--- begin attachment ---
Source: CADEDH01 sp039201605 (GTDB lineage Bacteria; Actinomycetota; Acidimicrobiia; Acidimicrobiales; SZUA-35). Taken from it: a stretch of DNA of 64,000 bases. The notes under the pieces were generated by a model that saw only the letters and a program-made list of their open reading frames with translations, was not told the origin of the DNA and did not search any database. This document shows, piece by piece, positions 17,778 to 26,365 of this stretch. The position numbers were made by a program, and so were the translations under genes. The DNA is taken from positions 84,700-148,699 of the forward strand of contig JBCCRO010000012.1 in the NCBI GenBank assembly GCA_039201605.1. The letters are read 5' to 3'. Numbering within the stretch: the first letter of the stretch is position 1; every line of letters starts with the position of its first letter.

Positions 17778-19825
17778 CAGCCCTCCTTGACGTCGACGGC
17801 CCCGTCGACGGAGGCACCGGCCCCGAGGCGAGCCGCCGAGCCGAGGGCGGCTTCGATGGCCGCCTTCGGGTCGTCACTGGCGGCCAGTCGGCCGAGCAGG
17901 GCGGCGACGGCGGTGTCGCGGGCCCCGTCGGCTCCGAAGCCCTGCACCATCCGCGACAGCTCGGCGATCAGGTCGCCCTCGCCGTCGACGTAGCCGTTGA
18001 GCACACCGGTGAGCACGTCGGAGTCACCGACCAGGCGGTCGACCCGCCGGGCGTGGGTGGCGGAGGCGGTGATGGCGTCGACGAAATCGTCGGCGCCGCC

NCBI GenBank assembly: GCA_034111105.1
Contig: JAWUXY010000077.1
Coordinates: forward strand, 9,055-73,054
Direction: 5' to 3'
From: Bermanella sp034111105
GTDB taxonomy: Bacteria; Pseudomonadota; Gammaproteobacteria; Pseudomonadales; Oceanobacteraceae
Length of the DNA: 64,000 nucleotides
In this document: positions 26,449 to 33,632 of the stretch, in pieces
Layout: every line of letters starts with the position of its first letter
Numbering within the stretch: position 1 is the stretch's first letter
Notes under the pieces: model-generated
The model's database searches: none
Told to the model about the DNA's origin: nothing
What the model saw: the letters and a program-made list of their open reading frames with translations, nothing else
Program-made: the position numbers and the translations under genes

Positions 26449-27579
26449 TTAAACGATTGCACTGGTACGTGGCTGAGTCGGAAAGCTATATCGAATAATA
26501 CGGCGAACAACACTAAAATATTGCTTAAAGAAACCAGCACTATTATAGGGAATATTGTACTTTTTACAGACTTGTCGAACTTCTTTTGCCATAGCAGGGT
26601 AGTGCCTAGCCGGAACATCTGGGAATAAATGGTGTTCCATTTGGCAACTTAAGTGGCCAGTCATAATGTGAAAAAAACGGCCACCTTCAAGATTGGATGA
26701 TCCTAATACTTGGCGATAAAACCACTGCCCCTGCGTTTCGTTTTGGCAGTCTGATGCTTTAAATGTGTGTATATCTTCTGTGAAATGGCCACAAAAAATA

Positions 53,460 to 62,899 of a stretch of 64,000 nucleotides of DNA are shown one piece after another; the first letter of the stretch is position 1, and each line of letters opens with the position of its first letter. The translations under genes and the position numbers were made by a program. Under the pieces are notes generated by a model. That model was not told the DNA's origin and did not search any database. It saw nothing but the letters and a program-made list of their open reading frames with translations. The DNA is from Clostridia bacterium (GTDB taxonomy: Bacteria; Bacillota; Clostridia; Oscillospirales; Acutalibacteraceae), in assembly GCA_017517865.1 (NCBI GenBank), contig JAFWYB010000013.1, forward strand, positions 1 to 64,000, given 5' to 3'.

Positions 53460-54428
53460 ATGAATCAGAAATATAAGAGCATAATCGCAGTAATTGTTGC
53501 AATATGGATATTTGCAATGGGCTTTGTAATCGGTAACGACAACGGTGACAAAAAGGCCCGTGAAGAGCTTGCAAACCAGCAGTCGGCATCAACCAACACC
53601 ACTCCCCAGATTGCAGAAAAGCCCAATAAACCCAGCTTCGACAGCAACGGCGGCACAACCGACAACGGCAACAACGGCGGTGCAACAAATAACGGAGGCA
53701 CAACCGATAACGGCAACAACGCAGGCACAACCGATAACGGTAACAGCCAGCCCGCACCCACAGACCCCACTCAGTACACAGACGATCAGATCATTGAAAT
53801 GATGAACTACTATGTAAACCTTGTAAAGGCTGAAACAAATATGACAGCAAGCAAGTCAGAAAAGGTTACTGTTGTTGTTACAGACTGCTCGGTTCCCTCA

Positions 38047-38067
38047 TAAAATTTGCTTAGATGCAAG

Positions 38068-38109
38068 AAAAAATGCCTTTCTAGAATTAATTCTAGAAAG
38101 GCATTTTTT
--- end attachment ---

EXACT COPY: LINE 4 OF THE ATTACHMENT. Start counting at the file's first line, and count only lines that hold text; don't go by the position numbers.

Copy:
17801 CCCGTCGACGGAGGCACCGGCCCCGAGGCGAGCCGCCGAGCCGAGGGCGGCTTCGATGGCCGCCTTCGGGTCGTCACTGGCGGCCAGTCGGCCGAGCAGG